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  1. As always, "Republicans. They thirst for death." Evidently nothing less than utter economic implosion and collapse will make the cuts possible. Indeed, they will be the cuts.

  2. I predicted last year that Brown would eventually switch parties. It is also instructive to remember that the first call he placed after winning last year was to John McCain to thank him for his help. He never thanked the Tea Party who took him out of the gutter and enabled him to win going away. Poster boy for what is wrong with the establishment GOP.

  3. The boneheaded cowardice in the face of fiscal reality on the part of Northeast Republicans is just appalling. They're not just wimping out on a difficult vote, they're putting the nation at risk of a crippling fiscal stroke because they're afraid for their precious seats.

    I'm all in favor of a "big tent," but when you put personal electoral interests ahead of the nation -- then just get out.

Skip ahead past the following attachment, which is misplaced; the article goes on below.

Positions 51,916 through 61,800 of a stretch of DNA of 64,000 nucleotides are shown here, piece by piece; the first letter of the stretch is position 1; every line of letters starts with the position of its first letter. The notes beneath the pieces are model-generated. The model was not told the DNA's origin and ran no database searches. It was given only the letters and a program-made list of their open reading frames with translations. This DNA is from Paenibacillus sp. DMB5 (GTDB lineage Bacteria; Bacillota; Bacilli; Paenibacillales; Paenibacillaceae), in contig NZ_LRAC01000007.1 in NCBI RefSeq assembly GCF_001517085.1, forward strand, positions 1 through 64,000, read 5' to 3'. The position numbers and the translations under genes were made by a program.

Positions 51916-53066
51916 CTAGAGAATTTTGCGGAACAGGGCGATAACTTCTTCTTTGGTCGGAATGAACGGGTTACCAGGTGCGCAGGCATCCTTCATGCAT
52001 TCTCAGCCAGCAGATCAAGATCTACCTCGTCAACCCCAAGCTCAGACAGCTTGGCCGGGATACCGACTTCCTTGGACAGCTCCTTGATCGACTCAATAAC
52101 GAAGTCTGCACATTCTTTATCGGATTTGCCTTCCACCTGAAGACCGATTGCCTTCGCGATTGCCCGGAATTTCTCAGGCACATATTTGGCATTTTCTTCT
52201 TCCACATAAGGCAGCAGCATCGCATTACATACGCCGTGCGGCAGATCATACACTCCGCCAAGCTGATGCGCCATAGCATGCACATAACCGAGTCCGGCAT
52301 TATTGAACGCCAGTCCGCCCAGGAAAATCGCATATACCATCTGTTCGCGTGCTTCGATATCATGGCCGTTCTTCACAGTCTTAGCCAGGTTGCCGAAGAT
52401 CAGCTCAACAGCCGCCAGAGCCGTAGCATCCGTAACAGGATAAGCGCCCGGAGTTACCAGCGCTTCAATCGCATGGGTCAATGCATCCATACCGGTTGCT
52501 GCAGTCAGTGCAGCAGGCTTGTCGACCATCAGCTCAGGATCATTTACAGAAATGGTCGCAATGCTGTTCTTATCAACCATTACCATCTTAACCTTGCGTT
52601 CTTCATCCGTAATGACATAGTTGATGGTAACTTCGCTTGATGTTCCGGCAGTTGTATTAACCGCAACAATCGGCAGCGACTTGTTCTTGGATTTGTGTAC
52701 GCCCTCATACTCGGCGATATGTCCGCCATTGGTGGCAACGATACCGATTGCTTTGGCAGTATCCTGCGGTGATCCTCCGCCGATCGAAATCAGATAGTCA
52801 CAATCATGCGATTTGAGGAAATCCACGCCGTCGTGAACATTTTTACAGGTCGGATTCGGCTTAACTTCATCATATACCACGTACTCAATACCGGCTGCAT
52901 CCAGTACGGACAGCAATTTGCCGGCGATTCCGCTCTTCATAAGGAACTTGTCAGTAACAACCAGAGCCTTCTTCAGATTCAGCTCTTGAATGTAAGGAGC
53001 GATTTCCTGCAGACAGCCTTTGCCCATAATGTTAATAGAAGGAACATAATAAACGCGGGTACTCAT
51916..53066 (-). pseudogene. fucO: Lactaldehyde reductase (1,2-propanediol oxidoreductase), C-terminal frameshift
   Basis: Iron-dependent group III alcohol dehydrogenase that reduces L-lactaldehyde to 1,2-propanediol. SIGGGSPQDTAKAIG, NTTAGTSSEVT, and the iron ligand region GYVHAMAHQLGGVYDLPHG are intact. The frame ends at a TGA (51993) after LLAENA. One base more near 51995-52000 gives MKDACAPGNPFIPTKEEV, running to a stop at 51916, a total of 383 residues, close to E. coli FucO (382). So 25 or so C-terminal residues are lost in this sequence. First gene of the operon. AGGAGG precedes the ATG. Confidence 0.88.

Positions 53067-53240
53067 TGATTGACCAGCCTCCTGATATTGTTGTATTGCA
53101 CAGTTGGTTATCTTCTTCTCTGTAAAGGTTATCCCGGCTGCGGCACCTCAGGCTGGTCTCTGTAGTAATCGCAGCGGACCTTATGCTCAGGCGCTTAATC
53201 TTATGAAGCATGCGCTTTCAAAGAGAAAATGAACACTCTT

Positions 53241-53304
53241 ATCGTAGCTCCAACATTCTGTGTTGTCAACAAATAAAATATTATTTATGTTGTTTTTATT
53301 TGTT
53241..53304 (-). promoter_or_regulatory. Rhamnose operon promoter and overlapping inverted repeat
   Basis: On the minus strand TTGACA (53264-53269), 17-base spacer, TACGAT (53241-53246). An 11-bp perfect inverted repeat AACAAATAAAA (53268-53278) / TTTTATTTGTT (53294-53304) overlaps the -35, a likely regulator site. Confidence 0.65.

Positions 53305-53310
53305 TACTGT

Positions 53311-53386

4. Yes, but these two, along with The Herminator might have something to say about it.

    1) Sarah Palin

    2) Thaddeus McCotter

  5. The damage is indeed done (to all of human civilization). Our country is destined to collapse under the weight of the entitlement mentality. By the time we collapse, all of Europe will have preceded us and there will be nobody left to bail anybody out.

    I give human civilization no more than 20 years before the total fiscal collapse.

  6. SBVOR..

    1) “Never give in, never give in, never; never; never; never - in nothing, great or small, large or petty - never give in except to convictions of honor and good sense”